Since there is a shortage of registered nurses, most educational institutions are scrambling to come up with solutions to the problem. When shortages like these arise, the usual response is to simply accept more students into the nursing programs and, if necessary, create or start more nursing programs or schools. A number of impediments, however, stand in the way.
For one thing, there are not enough people who are qualified to teach nursing classes. Therefore, nursing educators are also being sought. Even if these people can be discovered, finishing a nursing program takes a couple of years.
What some schools have come up with are accelerated Bachelor of Science in Nursing (BSN) degree programs, a way for aspiring students to get a nursing degree in a relatively short period of time. It usually takes around one to two years to complete the program, as opposed to the usual four to five years.
What are the Job Prospects for Nursing Graduates?
Simply saying that more nurses will be needed in the near future will not be enough to motivate some individuals to become nurses. More substantial reasons for entering the field include the following:
•Some of the impressive perks for the profession include the opportunity to get promoted into higher responsibility position along with higher salaries (nurse practitioner, consultant, tenured professor, etc.), the ability to play or teach administrative roles, job security, good benefit plans, good wages, and satisfaction of helping people overcome illness.
•Even the more moderate number of 580,000 (U.S. Bureau of Labor Statistics – www.bls.gov) new and replacement licensed nurses that will be needed by 2018 is still an extremely impressive job prospects prediction.
•Nursing science were among the 4th most popular degrees in 2010.
•In terms of percentage, the expected growth might involve a twenty-two percent rise from 2008 to 2018.
•By the year 2018, the U.S. Department of Labor predicts that in excess of a million more nurses will be needed.
Who is Meant to go After an Accelerated BSN Degree Program?
Individuals who might benefit from these programs are people with a degree in a field other than nursing (preferably in the sciences), and considering pursuing a career in nursing. The idea is to give aspiring students an opportunity to use some of the credits they have already earned to qualify for a nursing degree quicker.
Groups that are being targeted are practicing nurses without a college degree. For example, nurses who only have on-the-job training, after which they were able (at least in the past) to apply for a registered nurse license.
Another group that is being targeted is those individuals who have a bachelor or an associate degree, but want to go farther in their career by pursuing a master or doctorate degree. Some schools have programs that allow nurses with a bachelor’s degree to go directly for a doctorate (bypassing the master’s degree). These graduate programs may allow licensed nurses to go for higher-status nursing positions, including clinical nurse specialist, nurse practitioner, nurse educator, among others.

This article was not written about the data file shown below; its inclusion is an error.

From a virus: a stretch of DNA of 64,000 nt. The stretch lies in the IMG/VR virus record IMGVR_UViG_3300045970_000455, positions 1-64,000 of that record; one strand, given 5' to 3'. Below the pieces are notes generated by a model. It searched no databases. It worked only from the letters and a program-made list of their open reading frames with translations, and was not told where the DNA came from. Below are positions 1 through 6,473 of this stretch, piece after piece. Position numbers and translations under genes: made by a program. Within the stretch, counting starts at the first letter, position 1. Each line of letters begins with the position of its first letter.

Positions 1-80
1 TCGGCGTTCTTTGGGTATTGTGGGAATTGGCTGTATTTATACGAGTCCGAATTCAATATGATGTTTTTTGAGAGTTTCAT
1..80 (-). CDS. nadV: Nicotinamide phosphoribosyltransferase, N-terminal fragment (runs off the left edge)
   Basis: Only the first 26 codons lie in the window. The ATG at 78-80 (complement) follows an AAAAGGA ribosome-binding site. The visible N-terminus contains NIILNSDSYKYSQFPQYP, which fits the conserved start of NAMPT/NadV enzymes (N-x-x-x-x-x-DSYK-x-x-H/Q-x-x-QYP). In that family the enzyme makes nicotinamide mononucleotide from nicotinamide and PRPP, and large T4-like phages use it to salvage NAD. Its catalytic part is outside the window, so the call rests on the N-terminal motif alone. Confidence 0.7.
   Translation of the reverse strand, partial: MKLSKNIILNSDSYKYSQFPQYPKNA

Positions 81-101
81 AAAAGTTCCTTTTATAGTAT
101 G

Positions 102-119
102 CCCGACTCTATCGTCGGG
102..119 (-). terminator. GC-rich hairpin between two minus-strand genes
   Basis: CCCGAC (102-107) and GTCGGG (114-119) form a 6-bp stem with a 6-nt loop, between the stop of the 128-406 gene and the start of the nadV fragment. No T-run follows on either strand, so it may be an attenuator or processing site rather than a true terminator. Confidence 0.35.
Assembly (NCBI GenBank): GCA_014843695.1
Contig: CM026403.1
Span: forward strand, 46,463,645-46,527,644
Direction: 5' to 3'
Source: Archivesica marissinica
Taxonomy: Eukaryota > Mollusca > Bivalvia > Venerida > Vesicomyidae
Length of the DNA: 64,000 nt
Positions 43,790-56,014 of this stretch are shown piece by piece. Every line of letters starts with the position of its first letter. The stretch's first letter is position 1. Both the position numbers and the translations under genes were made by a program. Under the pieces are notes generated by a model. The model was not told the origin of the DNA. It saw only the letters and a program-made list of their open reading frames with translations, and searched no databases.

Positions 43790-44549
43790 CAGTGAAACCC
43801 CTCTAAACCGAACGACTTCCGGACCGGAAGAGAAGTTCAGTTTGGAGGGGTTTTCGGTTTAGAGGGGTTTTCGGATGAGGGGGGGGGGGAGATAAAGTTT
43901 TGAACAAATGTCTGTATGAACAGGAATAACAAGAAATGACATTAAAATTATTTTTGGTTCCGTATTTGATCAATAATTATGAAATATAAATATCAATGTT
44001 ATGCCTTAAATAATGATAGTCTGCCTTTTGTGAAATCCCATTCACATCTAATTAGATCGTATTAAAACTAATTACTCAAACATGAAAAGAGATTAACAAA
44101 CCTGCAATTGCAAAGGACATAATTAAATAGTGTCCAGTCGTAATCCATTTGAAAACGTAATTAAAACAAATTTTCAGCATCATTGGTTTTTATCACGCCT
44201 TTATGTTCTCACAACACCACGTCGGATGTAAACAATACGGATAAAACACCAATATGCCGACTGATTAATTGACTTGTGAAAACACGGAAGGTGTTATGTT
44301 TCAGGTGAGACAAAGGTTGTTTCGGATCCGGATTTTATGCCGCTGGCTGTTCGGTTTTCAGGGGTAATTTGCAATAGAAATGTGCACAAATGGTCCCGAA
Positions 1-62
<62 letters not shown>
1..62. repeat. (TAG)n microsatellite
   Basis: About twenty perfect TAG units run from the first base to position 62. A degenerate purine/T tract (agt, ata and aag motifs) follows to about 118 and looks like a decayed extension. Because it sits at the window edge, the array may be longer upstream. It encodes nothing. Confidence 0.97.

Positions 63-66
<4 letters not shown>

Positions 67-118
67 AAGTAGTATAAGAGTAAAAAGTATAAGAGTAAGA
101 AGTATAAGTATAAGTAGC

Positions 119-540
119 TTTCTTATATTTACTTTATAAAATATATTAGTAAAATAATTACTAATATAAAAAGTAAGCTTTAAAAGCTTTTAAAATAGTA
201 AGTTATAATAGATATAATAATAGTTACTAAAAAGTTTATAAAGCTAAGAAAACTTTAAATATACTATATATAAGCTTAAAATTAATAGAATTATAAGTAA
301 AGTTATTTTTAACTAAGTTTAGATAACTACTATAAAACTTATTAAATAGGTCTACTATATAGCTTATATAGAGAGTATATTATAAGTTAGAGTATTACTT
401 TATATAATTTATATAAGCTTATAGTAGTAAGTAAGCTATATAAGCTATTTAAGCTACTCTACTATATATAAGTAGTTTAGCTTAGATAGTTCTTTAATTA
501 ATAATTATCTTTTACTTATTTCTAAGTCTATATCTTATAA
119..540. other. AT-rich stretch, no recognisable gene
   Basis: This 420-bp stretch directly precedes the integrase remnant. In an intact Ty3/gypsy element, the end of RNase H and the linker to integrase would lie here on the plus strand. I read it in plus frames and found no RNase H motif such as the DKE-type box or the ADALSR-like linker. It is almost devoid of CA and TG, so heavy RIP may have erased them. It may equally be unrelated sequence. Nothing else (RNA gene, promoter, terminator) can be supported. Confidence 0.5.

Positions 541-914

What are the Most Important Accelerated BSN Considerations?
If considering accelerated BSN degree programs, the following reminders and caveats should be kept in mind:
•Applicants need to make sure that the program in which they are applying to is accredited, so they will be able to take the registered nurse examination.
•There are several programs that help students pay for these accelerated BSN degree programs, including federal programs, which in exchange for service, can pay for the full tuition, along with companies and hospitals that reimburse or share expenses in exchange for agreeing work for them for a specified time.
•These accelerated BSN degree programs are being offered in the majority of states and include some online schools; individuals who are interested in these programs need to do research in order to find the best program for them.
•All applicants must meet eligibility requirements, including having relatively good grade point average (GPA), passing background checks, and having completed science-core courses.
•The accelerated Bachelor of Science in Nursing degree programs will save applicants time and money; on average about three years’ worth.
•Accelerated Bachelor of Science in Nursing programs is extremely competitive in the selection process and is not easy to get into; additionally, they require intensive academic commitment and involvement, which is why people entering these programs should not work while they are attending.